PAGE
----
Tuesday, March 08, 2011


... The Boy made his first reconciliation yesterday evening. His little faced was beaming when he received absolution. In fact, all the children there practically skipped back to their pew to do penance. It reminded me of my first reconciliation... the jitters and nerves and the absolute feeling of joy at hearing the words "I absolve you."

There were a couple of light hearted moments last night, like my son's fear that the priest would wash his mouth out with soap if he confessed to saying a bad word. My favorite was his astute observation that confession can't be all that bad because, after all, I go all the time.


Mimi said...

I laughed at the image of Father washing kids' mouths out with soap.
Congratulations to your son! Many Years!

berenike said...

This is the first time in my entire life I have ever heard (or read) someone say "First Reconciliation". And I just took the wee out of someone for going on about how it is supposed to be called "reconciliation" instead of "confession", and you're normal, so I can't use the "yeah, she doesn't count" explanation.

See you?

TCN said...

OH, it's the most wonderful thing! Can you imagine the joy of the priest who gets to hear First Confessions? Our priest is a wonderful guy who has taken a lot of heat for his stand on altar boys only, etc., but he was sure smiling after First Confession a couple of weeks ago.

Nod said...

Congratulations to The Boy! That's awesome and should be celebrated!

newguy40 said...

How wonderful for you and your son.

I sure wish I could remember my first confession. (I can say it was confession and not reconcilliation because that is what we called it in 1968).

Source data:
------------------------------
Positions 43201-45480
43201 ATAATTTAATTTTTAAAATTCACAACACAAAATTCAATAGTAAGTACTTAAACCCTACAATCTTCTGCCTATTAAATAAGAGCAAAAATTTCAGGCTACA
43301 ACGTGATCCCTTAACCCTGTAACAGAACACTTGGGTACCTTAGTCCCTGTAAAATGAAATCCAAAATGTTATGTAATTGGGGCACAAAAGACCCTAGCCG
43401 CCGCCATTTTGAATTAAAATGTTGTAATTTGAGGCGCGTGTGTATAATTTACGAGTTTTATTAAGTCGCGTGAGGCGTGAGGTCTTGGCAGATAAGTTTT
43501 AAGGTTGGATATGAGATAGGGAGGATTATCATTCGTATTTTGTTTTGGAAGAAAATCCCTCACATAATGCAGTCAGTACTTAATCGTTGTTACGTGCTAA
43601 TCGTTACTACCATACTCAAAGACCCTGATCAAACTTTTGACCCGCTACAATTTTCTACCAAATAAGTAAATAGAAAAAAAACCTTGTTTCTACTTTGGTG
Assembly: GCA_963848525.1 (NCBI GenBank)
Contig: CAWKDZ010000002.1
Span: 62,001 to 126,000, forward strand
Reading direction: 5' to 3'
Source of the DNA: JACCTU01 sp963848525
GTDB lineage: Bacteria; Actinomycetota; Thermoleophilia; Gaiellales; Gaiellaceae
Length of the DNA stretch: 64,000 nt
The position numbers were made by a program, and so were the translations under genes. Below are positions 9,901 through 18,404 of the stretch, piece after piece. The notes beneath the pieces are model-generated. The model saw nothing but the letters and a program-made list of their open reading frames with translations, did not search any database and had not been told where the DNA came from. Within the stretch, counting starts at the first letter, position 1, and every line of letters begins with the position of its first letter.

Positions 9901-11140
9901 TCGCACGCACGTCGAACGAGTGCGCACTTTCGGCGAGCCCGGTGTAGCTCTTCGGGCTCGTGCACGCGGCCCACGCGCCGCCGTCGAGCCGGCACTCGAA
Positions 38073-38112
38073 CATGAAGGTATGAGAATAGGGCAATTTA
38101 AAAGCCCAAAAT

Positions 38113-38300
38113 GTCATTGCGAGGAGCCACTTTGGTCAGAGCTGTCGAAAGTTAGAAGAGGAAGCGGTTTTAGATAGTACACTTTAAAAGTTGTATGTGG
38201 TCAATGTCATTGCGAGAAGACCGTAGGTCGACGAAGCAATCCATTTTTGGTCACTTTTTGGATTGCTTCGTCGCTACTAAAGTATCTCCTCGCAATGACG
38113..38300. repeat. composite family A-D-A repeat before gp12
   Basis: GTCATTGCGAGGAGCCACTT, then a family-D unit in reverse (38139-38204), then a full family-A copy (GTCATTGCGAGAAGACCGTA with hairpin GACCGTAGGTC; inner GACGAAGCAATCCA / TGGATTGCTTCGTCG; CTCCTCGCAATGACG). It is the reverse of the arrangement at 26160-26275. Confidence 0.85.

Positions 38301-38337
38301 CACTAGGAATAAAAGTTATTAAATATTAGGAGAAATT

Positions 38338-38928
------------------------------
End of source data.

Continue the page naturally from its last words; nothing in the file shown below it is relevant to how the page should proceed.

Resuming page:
I did my first First Saturday Devotion this month. Followed by "Reconcilliation" and Mass. I was so pleased to offer up my reconcilliation for the reparation of sins. The first devotion was a singular experience for me. Wonderful!

Cruise the Groove. said...

What a great joy for your son and you!
Free from the guilt of sin and spiritually stengthened to fight further sin!

I recall my first confession in 1972, the day before I recieved God in the Blessed Sacrament.
It was to an older Lithuanian priest who barely spoke English.
I don't think he understood my sins, but that didn't matter because he gave me absolution.
It was the older form Latin absolution and I remember walking with my head in the clouds after my first Sacrament of Confession!

Cathy_of_Alex said...

It was First Reconciliation (yeah, the 70s) when I went first and, honestly, it was horrible. Drecky and I'm OK your OK. No Confessional, no screen, just Father Groovy sitting in a green leather chair. I went one more time after that and then it was 15 years until I went again. Thanks be to God that most Catholic kids today are getting the authentic teaching I didn't.

I go a lot too now. See ya in line!

Ebeth said...

My kids think I need to go more often!!

Therese Z said...

I wish I remembered mine like I remember my first Holy Communion.

I do remember practicing with Sister with a mock confessional, a chair for her, a kneeler for us, and a board in between. I think we all got the same formula to practice with, "I disobeyed my mother and I lied" which wasn't all that far off what our real sins were anyway.

I do remember sliding down the pew as each kid approached the confessional.

It's the hardest thing for me to do, I don't go enough.

Christopher Lake said...

I commented on your Facebook wall already, but a BIG congratulations to the Boy and to you again! It's a paradox-- the moms who go to Confession "all the time" just might be some of the best moms!

NiceLady said...

We I was young, I was taught that it was the "Sacrament of Penance" and we went to "confession". Later, when the term, "reconciliation" was used every which way, I finally read something that clarified it for me.
The sacrament is still properly called The Sacrament of Penance. The WAY we do it is called The Rite of Reconciliation." So the more appropriate term would be "first penance", but of course most people call it "first confession".